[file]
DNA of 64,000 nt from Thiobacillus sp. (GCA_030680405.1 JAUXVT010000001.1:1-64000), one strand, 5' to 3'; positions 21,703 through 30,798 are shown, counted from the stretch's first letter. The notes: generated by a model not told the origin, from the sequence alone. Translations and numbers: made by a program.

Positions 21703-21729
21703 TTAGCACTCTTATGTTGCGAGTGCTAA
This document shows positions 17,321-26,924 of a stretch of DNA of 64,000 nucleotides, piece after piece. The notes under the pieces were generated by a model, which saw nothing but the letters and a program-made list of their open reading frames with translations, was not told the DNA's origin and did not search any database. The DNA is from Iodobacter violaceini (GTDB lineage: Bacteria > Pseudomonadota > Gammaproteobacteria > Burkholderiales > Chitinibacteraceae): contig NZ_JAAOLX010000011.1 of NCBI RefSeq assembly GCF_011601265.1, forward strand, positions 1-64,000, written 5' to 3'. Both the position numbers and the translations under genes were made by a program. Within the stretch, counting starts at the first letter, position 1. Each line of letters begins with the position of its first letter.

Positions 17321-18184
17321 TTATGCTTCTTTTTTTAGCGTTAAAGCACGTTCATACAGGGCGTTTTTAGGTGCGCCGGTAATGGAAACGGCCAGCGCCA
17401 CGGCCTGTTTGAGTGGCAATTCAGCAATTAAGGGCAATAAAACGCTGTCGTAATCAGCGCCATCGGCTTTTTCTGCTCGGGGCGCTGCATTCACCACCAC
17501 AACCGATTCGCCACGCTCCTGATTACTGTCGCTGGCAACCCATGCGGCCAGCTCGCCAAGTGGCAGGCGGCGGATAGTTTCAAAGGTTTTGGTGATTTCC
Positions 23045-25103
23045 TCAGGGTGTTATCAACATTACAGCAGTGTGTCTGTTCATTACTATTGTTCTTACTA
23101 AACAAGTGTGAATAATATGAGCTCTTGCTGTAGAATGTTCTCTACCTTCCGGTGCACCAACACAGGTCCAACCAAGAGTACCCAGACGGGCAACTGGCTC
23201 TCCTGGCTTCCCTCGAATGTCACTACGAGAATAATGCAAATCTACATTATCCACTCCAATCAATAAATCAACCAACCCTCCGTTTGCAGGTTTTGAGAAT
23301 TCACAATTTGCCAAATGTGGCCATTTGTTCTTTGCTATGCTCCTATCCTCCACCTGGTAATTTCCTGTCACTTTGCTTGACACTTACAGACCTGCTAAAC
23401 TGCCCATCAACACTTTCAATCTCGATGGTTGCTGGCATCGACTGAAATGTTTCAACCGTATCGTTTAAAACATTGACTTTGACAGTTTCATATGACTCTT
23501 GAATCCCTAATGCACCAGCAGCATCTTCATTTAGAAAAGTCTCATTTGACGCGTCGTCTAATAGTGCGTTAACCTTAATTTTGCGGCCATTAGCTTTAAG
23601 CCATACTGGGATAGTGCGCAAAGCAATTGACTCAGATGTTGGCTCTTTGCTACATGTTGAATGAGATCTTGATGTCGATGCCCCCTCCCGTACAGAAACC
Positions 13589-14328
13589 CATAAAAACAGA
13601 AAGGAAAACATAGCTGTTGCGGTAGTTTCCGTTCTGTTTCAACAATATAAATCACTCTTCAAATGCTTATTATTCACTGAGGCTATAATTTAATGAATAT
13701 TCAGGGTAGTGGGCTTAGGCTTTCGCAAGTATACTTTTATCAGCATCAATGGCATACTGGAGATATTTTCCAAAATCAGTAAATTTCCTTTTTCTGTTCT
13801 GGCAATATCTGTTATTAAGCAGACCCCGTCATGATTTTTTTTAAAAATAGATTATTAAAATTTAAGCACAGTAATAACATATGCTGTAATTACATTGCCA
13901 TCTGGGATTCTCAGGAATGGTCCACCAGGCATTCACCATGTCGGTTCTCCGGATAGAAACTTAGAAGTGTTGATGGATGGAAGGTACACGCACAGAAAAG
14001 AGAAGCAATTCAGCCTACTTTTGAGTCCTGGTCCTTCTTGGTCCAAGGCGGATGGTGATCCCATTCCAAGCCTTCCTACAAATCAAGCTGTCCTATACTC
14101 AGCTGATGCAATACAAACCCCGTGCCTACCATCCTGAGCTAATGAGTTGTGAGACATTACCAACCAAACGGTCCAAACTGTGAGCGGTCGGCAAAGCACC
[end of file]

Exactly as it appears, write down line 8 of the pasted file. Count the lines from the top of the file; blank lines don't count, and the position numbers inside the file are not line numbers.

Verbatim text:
17501 AACCGATTCGCCACGCTCCTGATTACTGTCGCTGGCAACCCATGCGGCCAGCTCGCCAAGTGGCAGGCGGCGGATAGTTTCAAAGGTTTTGGTGATTTCC